News / USA

White House Official Says US Actively Seeking American-Born Terrorist

Still image from video, courtesy of the SITE, a for-profit private group tracking suspected terrorists, shows Anwar al-Awlaki from the Al-Qaeda in the Arabian Peninsula (AQAP), 22 May 2010
Still image from video, courtesy of the SITE, a for-profit private group tracking suspected terrorists, shows Anwar al-Awlaki from the Al-Qaeda in the Arabian Peninsula (AQAP), 22 May 2010

White House spokesman Robert Gibbs says the U.S. government is actively pursuing American-born terrorist Anwar al-Awlaki.   

White House Press Secretary Robert Gibbs says the Obama administration is making every effort to track down American-born Anwar al-Awlaki, who is reportedly hiding in a remote mountainous region of Yemen's Shabwa Province.

"We are actively trying to find him and many others throughout the world that seek to do our country, and to do our interests, great harm," Gibbs said.

Al-Awlaki, who is the son of a prominent Yemeni politician, is calling for the killing of American citizens in a new video posted Sunday on the internet.  The Yemeni branch of a group that calls itself al-Qaida in the Arabian Peninsula released the video.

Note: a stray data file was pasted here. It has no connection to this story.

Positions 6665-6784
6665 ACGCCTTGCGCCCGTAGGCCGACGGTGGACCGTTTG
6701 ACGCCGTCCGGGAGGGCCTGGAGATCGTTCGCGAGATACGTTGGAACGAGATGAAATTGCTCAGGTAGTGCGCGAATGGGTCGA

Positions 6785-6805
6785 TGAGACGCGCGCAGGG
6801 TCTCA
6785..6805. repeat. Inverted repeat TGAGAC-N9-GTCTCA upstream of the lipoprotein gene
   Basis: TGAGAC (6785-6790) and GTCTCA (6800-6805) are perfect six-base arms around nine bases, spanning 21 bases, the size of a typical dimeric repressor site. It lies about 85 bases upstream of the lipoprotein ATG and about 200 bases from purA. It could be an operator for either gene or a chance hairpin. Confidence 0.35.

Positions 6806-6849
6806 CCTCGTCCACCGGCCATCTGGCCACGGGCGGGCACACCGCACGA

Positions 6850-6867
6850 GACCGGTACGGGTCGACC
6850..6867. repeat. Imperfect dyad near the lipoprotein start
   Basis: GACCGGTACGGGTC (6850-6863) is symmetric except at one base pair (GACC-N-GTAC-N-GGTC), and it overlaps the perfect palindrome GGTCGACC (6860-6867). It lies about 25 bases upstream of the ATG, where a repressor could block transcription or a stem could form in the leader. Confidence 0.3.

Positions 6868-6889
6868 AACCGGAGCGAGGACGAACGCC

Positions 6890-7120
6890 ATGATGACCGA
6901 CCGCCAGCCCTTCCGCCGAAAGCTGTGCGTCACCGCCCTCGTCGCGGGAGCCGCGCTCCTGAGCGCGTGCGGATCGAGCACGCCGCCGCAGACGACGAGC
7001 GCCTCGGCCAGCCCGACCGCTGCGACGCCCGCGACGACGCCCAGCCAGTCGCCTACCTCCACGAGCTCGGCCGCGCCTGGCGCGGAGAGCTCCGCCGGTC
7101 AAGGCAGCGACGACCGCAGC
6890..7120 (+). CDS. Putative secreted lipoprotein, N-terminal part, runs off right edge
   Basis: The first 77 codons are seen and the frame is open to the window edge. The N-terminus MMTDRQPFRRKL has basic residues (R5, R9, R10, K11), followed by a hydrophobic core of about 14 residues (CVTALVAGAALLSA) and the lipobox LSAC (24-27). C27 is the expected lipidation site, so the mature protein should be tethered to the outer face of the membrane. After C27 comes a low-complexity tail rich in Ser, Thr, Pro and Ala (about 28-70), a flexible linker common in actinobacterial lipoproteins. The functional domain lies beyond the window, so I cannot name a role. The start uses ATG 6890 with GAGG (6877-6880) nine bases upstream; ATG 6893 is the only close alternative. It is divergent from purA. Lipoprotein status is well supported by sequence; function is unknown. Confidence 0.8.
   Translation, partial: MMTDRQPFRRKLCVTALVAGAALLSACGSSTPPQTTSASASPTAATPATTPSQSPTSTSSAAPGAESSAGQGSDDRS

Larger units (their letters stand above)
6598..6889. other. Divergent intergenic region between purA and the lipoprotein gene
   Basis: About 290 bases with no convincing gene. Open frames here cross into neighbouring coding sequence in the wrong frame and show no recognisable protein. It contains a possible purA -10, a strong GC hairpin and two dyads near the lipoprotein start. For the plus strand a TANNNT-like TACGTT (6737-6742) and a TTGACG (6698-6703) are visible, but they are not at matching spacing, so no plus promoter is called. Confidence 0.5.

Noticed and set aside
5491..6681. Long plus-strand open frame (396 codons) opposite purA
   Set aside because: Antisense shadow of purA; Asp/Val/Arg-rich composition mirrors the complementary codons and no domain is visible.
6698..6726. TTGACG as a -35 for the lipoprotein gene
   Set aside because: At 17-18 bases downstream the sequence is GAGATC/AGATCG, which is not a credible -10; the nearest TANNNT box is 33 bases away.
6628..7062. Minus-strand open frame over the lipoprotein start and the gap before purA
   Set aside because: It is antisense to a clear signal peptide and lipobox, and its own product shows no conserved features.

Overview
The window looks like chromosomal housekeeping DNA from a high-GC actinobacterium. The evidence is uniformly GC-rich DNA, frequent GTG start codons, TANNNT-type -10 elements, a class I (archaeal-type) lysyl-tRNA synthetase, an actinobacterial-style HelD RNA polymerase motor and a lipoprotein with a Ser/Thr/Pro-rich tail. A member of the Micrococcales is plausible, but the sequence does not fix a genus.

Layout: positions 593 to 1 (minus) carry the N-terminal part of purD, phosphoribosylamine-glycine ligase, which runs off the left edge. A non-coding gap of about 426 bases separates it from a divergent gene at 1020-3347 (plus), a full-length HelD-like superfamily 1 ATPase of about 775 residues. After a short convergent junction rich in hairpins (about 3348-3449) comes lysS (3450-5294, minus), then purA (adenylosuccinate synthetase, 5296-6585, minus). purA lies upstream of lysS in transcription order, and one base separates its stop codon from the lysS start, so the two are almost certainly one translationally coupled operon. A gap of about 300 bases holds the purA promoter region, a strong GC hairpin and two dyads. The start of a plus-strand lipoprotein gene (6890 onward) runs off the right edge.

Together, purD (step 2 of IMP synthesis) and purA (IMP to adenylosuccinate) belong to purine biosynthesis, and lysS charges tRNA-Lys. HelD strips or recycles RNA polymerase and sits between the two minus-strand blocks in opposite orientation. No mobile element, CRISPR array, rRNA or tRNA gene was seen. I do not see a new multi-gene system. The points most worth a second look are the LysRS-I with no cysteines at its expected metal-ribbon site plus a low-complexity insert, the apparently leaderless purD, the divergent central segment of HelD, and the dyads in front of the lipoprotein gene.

Speaking on the CBS television news' "Face the Nation" program, Gibbs says al-Awlaki advocates killing and violence.

"…despite telling the world that he is a cleric, you see on a video tape that he supports al-Qaida's agenda of murder and violence," Gibbs said. "In fact, in recent video tapes, he has said he is a member of al-Qaida in the Arabian peninsula, who has an agenda just like al-Qaida to strike targets in Yemen, throughout the world, including here in the United States."

Gibbs also lashed out at al-Qaida, repeating President Barack Obama's description of the group to graduating cadets at the U.S. Military Academy, Saturday.

"The president said ... that members of al Qaida are small men who will be on the wrong side of history," Gibbs said. "Those cadets, many of (whom) will go to Afghanistan to pursue our battles there to keep our country safe and the president will continue to take action directly at terrorists like Awlaki and keep our country safe from their murderous thugs."